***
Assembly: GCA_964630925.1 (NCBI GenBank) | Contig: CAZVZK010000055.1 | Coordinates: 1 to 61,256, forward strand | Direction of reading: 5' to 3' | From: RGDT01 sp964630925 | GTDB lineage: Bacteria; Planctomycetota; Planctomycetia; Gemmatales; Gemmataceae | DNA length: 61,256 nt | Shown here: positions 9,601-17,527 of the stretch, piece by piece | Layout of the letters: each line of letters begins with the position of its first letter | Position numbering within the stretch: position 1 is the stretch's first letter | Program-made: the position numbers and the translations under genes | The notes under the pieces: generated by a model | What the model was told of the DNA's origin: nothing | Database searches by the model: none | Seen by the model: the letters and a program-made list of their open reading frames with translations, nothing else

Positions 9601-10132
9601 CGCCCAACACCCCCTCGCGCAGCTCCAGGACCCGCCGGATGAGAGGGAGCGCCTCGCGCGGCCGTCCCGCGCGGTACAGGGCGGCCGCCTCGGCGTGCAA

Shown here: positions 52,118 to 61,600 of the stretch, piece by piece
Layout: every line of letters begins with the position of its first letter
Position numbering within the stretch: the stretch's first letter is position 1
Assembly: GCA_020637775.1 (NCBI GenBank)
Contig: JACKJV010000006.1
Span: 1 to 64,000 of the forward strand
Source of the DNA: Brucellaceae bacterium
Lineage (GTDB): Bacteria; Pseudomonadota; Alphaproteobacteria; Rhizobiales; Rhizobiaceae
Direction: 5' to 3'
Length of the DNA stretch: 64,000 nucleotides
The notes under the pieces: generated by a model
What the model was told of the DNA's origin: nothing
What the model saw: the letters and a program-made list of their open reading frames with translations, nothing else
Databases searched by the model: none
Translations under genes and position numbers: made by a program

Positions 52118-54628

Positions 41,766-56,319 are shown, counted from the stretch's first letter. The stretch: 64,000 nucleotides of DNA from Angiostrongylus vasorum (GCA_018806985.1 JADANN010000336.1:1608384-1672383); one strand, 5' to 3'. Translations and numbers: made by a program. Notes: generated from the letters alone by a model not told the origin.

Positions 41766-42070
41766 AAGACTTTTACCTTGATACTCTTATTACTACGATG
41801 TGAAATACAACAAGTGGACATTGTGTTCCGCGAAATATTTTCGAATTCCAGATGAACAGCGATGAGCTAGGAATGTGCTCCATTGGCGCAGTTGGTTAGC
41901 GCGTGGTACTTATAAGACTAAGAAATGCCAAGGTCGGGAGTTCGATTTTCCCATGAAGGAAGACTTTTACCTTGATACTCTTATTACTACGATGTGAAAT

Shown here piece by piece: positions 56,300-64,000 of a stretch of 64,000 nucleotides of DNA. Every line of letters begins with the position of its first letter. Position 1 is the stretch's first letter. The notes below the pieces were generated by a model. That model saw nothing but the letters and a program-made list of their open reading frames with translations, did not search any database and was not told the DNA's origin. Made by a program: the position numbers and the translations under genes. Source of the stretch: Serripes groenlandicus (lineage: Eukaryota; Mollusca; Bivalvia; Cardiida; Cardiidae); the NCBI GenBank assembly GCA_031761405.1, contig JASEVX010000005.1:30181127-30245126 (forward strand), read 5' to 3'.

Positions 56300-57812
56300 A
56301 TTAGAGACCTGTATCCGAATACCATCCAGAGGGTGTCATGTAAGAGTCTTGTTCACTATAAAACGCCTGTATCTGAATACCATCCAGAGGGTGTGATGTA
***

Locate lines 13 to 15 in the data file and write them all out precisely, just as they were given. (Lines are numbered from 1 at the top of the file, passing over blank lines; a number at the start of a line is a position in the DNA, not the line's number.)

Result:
Length of the DNA stretch: 64,000 nucleotides
The notes under the pieces: generated by a model
What the model was told of the DNA's origin: nothing